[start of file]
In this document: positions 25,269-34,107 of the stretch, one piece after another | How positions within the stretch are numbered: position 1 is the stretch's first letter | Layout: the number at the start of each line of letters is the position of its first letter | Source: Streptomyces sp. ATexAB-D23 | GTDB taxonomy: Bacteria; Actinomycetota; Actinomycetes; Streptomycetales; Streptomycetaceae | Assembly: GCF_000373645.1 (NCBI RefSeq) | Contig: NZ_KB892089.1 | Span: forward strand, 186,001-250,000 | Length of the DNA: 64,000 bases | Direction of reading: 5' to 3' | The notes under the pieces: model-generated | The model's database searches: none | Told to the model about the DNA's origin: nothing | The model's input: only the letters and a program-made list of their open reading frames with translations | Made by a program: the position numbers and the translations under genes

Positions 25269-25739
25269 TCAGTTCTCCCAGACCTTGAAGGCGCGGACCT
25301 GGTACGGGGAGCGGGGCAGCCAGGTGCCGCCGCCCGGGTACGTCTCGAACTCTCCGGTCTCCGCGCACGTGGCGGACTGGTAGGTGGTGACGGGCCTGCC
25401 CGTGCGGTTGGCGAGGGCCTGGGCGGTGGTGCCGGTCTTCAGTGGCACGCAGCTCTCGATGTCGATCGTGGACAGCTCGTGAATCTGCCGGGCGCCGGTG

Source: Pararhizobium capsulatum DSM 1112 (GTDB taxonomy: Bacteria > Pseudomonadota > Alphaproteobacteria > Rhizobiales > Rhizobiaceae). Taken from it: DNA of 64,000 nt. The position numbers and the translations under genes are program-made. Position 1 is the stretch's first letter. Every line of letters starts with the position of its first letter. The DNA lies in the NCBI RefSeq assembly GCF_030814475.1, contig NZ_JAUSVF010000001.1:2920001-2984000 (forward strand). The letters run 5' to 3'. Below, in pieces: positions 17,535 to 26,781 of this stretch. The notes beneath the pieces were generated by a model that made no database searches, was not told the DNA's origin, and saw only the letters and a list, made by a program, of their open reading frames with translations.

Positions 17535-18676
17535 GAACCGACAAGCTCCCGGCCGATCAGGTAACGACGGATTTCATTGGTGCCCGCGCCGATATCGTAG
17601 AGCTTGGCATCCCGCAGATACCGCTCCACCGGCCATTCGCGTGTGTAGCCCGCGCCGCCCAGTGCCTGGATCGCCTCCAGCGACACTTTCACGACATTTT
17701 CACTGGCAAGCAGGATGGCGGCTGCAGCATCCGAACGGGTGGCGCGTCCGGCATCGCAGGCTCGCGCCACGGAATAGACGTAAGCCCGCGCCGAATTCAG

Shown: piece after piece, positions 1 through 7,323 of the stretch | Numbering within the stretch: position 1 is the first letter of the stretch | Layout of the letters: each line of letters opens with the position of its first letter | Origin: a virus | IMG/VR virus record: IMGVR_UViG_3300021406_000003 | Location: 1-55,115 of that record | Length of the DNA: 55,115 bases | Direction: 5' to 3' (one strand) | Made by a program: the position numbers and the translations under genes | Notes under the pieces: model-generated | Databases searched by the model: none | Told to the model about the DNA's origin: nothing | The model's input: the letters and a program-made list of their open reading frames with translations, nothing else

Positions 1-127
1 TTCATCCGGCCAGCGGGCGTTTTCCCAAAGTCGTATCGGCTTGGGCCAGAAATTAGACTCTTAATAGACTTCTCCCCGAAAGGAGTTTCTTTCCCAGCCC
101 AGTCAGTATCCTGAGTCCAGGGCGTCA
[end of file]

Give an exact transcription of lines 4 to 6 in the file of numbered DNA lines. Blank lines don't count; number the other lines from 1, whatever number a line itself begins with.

25301 GGTACGGGGAGCGGGGCAGCCAGGTGCCGCCGCCCGGGTACGTCTCGAACTCTCCGGTCTCCGCGCACGTGGCGGACTGGTAGGTGGTGACGGGCCTGCC
25401 CGTGCGGTTGGCGAGGGCCTGGGCGGTGGTGCCGGTCTTCAGTGGCACGCAGCTCTCGATGTCGATCGTGGACAGCTCGTGAATCTGCCGGGCGCCGGTG

Source: Pararhizobium capsulatum DSM 1112 (GTDB taxonomy: Bacteria > Pseudomonadota > Alphaproteobacteria > Rhizobiales > Rhizobiaceae). Taken from it: DNA of 64,000 nt. The position numbers and the translations under genes are program-made. Position 1 is the stretch's first letter. Every line of letters starts with the position of its first letter. The DNA lies in the NCBI RefSeq assembly GCF_030814475.1, contig NZ_JAUSVF010000001.1:2920001-2984000 (forward strand). The letters run 5' to 3'. Below, in pieces: positions 17,535 to 26,781 of this stretch. The notes beneath the pieces were generated by a model that made no database searches, was not told the DNA's origin, and saw only the letters and a list, made by a program, of their open reading frames with translations.